|A Champagne Cocktail made with items from the kit
Despairing of face-to-face get-togethers for the time being, a friend held a virtual birthday party last night. While Zoom may be efficient for business meetings, it’s hard to use it for general socialising, and she enhanced the organisational side of things by laying on live entertainment. She also sent everyone packages of strange costume items plus some sparkling wine, accompanied by a “cocktail kit”.
Given that the kit itself didn’t actually include any booze, it was enterprising of the manufacturers (The Cocktail Box Company) to find anything to put in it at all, but their efforts were endearing. It was for a Champagne Cocktail, and the pleasantly Olde World tin contained three cocktail picks for “your desired garnish” (not included), some sort of coke spoon, some instructions, a smaller tin neatly holding six cane sugar cubes, and the star of the show—three bottles of bitters. There is even a burlap coaster.* The instructions tell you so soak the sugar cube with bitters in the glass and top up with Champagne: they don’t actually mention the Cognac that traditionally goes in before the Champagne, yet they earnest have you use the tiny spoon to stir five times clockwise then five times anticlockwise. Given that the sugar is left intact to dissolve gradually, I’m not sure what we’re actually stirring together here, but if you decide to add brandy as well then I guess the spoon will prove useful. The packaging advertises that it serves six, though of course there are only three picks, so I guess it’s designed for tag-team drinking (and you’ll all have to squabble over the coke spoon).
I’ve not tried Scrappy’s Bitters before, and in this cocktail the the Aromatic Bitters struck me as classic, Angostura-style, but warmer and more complex—vividly fruity and smoky, with notes of orange peel, cardamom and cinnamon to the fore, though the tiny 5ml bottle is too small to list any ingredients and Scrappy’s website doesn’t give anything away. This was complemented by two smaller 2ml bottles, one of lavender bitters and one of “black lemon” bitters. The lavender made rather an intriguing variation on the cocktail, with a strong lavender note that tricked me into thinking that there was honey in there too—and I guess you could make the cocktail with honey rather than sugar. The lemon bitters made less of an impression, though perhaps you need to be more generous with that one. The bottle smells of lemon, perhaps preserved lemon, if you’ve ever tried making that, though the website explains that a “black lemon” is actually a kind of dehydrated lime used in Middle Eastern cooking, which they describe as earthy and smoky. Confusingly, the bitters does not actually have any black lemon in it, just attempts to evoke those aromas and flavours.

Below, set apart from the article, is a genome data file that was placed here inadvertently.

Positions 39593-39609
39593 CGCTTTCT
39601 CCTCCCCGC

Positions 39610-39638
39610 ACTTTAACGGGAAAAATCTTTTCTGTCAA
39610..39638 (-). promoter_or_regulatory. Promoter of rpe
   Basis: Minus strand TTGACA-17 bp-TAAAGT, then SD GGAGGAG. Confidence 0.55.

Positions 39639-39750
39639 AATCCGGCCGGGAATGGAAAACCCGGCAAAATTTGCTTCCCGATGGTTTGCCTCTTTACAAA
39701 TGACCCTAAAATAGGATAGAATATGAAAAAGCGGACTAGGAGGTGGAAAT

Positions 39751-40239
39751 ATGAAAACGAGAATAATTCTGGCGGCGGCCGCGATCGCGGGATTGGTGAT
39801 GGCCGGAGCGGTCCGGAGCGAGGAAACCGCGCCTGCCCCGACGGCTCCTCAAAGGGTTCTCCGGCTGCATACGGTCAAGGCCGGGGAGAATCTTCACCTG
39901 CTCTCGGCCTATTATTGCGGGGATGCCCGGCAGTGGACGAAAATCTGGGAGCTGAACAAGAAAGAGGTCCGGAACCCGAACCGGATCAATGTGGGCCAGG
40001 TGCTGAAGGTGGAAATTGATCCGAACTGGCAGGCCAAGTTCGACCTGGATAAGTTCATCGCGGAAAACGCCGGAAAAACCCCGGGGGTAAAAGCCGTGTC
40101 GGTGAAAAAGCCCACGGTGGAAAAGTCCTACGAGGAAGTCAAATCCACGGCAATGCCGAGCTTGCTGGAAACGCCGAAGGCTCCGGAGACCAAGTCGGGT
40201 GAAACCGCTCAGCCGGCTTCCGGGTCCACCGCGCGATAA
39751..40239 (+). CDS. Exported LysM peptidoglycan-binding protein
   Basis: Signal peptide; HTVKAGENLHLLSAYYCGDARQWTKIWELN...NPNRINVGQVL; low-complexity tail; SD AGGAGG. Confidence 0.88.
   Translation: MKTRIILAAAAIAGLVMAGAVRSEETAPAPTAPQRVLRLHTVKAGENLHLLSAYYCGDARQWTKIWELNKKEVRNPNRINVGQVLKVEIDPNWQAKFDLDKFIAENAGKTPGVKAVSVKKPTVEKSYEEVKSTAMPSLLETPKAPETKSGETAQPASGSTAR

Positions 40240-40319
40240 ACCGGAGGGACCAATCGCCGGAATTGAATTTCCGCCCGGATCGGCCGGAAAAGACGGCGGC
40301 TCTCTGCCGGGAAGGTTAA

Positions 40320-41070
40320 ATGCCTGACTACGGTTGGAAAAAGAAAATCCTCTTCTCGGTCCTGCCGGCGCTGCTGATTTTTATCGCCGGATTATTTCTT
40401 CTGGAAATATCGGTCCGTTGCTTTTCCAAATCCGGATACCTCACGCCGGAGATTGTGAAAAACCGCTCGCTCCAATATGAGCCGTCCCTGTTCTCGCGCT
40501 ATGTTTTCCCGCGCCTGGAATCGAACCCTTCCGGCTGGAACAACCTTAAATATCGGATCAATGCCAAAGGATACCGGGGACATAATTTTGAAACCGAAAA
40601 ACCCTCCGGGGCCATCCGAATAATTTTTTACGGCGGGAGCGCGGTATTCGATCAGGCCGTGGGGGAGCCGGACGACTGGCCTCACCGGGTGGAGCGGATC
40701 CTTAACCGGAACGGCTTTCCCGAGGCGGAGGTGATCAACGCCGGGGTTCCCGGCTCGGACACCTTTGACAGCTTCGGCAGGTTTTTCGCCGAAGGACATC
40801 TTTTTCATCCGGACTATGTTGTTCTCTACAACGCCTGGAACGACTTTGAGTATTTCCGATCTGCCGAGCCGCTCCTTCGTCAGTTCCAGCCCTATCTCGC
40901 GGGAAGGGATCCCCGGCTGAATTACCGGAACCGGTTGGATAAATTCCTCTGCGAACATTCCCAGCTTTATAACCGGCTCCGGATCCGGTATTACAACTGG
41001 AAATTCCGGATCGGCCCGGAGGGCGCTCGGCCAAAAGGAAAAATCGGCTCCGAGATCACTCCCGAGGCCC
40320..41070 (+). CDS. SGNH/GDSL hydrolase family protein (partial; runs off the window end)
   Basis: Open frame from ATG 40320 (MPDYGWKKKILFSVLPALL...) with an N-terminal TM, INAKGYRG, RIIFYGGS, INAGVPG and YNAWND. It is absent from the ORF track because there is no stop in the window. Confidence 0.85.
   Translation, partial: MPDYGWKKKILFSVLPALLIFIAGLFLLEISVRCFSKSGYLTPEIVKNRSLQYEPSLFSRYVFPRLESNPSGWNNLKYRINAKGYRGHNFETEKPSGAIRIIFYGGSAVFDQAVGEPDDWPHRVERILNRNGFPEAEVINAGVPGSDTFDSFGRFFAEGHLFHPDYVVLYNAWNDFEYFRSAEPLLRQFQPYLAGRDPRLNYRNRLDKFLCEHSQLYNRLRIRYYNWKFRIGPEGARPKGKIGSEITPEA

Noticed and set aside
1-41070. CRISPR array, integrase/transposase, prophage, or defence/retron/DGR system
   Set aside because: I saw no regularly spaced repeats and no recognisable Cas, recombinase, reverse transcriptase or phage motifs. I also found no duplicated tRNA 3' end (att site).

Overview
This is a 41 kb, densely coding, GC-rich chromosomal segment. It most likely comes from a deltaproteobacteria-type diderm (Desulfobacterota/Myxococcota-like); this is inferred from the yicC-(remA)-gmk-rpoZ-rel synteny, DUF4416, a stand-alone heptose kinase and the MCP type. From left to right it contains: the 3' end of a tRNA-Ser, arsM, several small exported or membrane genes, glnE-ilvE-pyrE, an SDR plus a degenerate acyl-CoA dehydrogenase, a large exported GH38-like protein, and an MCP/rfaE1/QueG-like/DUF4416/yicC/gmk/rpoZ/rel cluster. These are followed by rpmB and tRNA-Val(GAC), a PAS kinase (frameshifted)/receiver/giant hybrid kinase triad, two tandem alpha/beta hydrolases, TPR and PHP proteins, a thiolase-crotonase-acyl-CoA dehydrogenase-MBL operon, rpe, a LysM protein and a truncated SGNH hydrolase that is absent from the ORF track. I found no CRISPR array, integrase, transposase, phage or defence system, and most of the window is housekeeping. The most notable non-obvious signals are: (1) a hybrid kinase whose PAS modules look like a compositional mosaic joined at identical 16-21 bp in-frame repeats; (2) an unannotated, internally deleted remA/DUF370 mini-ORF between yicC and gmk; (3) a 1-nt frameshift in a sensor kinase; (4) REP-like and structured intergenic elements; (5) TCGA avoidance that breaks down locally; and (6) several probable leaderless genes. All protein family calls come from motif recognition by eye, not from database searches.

The Cocktail Box Company range also includes an Old Fashioned—the delightful packaging of which looks just like a Penguin Classic paperback (see picture): the others in the range keep the styling but vary the main colour—containing sugar and three types of bitters; a Moscow Mule, with grapefruit and lemon bitters, plus sachets of ginger syrup and lime juice; a Margarita, with orange bitters plus sachets of “margarita syrup” (orange flavoured?) and lime juice; a Mai Tai, again with lime juice and orange bitters, along with “Mai Tai syrup”, which I assume is coconut-flavoured. Finally there is a Gin and Tonic kit. Some will argue that a G&T isn’t really a cocktail as such, but the big question is what such a kit could contain, given that it has neither gin nor tonic in it. The answer is orange and lavender bitters (not lemon, surprisingly) plus lime juice and tonic syrup.
So the idea is that you are using your kit somewhere where there is booze, plus access to soda water, but not to any other mixers—such as tonic water for the G&T or ginger beer for the Moscow Mule. I’d be curious to know if this came about from experience, and the feeling that this was a real need to be answered, or whether the idea of the kit came first, followed by some head-scratching about what could possibly be included. Tonic syrup is not a new thing, and a combination of soda and, say, the Battersea Quinine Cordial, produces a result not really like commercial tonic water. You can also use the syrup neat, without soda, plus gin and lime juice to create a short “GT Turbo” cocktail—I wonder if that is what the Cocktail Box people had in mind with this kit, as you wouldn’t normally put lime juice in a G&T (although you might well garnish it with a slice of lime). I haven’t had a chance to try any of the other kits, so I don’t know what these syrups are like, nor how the lime juice is preserved (and how that might affect its flavour).
|The three bitters in the Champagne Cocktail set, plus the three cocktail picks
You get the idea that these kits are intended to appeal to business travellers who always want to have the wherewithal to make the perfect cocktail as they sit in their lonely hotel room with only a bottle of spirits for company—you can even buy replacement lime juice and syrup sachets. But I wonder whether the main market isn’t people looking to give cute gifts to other people who like cocktails.
Would I recommend the cocktail box? If you’re looking for a cute gift for a cocktail-lover then I think the attention to detail will please. At £18 the kit is not cheap, but you’d pay £20 to £25 for a full 150ml bottle of the bitters, so it’s a handy way to try out three from the range.
* The coaster sadly has a logo sewn on, made from some shiny, plasticky material that actually causes it to stick to the bottom of your glass when you lift it up, but once this label has been removed it is absorbent enough to work well.